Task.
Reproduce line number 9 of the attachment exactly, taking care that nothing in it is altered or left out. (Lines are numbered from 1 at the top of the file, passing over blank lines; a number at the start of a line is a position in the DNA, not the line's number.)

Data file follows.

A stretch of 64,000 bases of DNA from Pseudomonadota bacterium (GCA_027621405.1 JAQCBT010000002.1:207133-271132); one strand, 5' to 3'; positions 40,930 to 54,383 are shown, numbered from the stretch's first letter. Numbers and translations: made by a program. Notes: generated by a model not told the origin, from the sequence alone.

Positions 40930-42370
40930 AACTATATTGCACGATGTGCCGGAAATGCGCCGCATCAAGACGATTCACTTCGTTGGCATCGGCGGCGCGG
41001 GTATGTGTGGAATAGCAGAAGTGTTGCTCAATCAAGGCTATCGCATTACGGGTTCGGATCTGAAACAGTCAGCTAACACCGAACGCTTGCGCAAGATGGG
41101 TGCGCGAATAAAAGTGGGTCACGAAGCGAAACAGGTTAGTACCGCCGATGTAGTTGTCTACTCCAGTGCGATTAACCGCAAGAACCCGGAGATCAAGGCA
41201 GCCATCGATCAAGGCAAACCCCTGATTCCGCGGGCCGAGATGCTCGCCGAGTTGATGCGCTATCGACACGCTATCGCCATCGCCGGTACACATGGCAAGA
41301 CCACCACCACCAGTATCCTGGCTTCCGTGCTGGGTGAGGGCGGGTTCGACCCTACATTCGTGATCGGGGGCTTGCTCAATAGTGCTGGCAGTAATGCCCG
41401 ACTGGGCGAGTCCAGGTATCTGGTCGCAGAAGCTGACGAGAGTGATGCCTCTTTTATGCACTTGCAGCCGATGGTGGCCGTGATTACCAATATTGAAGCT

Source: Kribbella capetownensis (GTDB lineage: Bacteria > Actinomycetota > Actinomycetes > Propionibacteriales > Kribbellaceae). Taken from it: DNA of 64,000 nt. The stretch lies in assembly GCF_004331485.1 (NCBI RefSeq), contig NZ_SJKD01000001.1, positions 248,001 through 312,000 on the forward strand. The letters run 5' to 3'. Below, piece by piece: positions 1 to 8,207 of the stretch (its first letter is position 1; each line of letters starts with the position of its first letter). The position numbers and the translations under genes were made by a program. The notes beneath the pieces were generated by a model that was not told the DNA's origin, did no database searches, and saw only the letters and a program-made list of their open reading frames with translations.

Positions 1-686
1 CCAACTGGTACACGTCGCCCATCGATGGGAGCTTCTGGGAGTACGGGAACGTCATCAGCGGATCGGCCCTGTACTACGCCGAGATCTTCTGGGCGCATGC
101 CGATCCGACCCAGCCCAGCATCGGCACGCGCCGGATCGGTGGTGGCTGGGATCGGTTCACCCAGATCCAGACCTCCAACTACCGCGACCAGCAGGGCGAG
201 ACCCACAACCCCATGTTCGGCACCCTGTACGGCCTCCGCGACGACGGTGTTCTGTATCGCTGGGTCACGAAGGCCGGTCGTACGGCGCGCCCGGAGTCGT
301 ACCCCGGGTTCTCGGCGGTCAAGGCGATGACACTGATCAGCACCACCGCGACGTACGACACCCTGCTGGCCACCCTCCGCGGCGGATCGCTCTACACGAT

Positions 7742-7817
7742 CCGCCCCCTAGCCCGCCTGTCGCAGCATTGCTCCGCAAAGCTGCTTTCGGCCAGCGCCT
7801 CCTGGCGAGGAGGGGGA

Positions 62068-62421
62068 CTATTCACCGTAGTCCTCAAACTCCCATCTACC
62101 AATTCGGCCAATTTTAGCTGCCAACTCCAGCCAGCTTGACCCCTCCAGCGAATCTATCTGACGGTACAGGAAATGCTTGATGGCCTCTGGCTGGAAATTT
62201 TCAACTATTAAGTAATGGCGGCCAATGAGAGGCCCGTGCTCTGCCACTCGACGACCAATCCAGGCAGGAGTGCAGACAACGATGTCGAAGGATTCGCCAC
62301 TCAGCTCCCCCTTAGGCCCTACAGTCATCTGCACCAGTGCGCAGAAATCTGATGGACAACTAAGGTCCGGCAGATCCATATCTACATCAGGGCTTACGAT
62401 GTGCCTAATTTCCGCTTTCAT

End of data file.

Source: Kribbella capetownensis (GTDB lineage: Bacteria > Actinomycetota > Actinomycetes > Propionibacteriales > Kribbellaceae). Taken from it: DNA of 64,000 nt. The stretch lies in assembly GCF_004331485.1 (NCBI RefSeq), contig NZ_SJKD01000001.1, positions 248,001 through 312,000 on the forward strand. The letters run 5' to 3'. Below, piece by piece: positions 1 to 8,207 of the stretch (its first letter is position 1; each line of letters starts with the position of its first letter). The position numbers and the translations under genes were made by a program. The notes beneath the pieces were generated by a model that was not told the DNA's origin, did no database searches, and saw only the letters and a program-made list of their open reading frames with translations.